In addition, the study team discovered a clear link between tobacco use and an increased chance of developing an alcohol-related condition. They come to the conclusion that smoking may enhance the use of alcoholic beverages.
Examining the results
Following a thorough review of the findings, Dr. John and his colleagues come to the conclusion that those who abstain from alcohol do not have a greater mortality risk than those who drink low to moderate quantities.
Any reported increase in mortality risk is likely to be attributed to lifestyle characteristics that existed prior to cessation or to tobacco use, rather than abstinence itself.
In his statement, Dr. John added that his results “additionally contribute to the mounting evidence that low to moderate alcohol use should not be encouraged for health reasons.”
MNT also talked with Dr. George Koob, Director of the National Institute on Alcohol Abuse and Alcoholism, about the findings and the implications it may have for future recommendations on the use of alcoholic beverages for health reasons.
“There is no evidence to support the recommendation of alcohol use for health advantages,” he stated. “In order to reduce the risk of injury, we suggest that individuals who prefer to drink adhere to the Dietary Guidelines for Americans’ recommendations for moderate consumption, which call for no more than one drink per day for women and two for men.”
“Keep in mind there are still some health risks associated with drinking at moderate levels, including an increase in the risk of breast cancer beginning at one drink per day for women. Decisions about drinking alcohol should be made knowing the risks involved.”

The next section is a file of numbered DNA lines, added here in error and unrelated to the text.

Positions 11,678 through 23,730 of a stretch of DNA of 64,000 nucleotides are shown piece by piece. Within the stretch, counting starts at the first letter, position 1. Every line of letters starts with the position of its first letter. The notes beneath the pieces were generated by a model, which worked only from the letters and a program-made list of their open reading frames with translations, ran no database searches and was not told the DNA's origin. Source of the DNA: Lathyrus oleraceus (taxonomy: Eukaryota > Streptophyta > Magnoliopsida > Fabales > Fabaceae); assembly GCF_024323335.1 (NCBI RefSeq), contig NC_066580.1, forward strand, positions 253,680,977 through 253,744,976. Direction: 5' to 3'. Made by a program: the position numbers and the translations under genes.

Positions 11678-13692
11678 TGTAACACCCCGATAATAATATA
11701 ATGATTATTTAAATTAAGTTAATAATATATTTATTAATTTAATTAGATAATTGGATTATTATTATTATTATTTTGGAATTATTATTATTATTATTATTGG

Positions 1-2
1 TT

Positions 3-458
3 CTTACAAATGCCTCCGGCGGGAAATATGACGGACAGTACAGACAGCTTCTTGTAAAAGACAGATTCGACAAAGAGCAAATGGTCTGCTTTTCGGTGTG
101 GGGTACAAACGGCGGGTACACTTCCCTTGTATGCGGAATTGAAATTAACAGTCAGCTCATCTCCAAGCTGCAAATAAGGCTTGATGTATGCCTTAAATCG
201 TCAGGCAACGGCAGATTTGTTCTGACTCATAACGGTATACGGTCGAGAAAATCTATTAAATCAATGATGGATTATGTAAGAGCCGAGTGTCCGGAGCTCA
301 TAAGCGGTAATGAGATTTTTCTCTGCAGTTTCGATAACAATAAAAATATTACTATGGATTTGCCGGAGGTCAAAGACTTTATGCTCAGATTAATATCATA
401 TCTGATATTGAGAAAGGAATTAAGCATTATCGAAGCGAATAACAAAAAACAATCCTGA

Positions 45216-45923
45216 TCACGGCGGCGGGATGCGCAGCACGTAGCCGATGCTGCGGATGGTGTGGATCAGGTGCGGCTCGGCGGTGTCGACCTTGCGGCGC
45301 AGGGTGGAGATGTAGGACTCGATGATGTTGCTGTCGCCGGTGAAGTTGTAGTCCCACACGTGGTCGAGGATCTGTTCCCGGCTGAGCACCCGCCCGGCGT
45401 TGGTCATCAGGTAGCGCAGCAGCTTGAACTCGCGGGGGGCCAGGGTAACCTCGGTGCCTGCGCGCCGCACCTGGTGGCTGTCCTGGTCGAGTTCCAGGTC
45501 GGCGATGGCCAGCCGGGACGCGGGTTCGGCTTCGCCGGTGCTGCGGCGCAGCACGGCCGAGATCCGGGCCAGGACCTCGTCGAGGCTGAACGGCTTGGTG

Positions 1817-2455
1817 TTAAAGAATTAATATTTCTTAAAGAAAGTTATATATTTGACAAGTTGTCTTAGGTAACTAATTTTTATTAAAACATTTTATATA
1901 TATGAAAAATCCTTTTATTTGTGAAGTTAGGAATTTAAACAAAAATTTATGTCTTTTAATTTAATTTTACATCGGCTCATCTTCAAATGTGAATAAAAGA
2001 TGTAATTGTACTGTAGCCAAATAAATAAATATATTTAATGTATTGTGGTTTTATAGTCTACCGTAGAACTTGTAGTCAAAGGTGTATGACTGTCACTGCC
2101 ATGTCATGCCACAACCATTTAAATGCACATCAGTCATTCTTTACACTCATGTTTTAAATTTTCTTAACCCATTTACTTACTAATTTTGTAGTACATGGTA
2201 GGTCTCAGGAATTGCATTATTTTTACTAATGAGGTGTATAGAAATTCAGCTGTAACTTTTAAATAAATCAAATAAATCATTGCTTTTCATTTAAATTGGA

– Dr. George Koob
Moreover, as Dr. John said to MNT, the findings may provide light on how a person’s health might be negatively impacted by previous alcohol use even if they abstain from alcohol later in life:
“Our research is one of the very few that asked for information [about the] prior lives of the abstainers, information that may have been linked to established risk factors for early mortality.” As far as we know, this is the first and maybe only research to incorporate a standardized diagnosis of past alcohol or drug dependency, i.e., a serious health issue that might explain the short time to death.”
Dr. Koob agreed: “Yes, the findings support the fact that chronic excessive alcohol use can take a toll on the body. The good news is that sustained abstinence may have a significant positive impact on an individual’s health and general quality of life.”
What are the next stages in this research’s progression? In response, Dr. John said that “research in the future should address the concern that low to moderate alcohol intake may raise the chance of mortality.” “Even little doses of alcohol may increase the risk of developing female breast cancer or hypertension, both of which are quite serious and widespread health problems in many general populations,” the researchers write.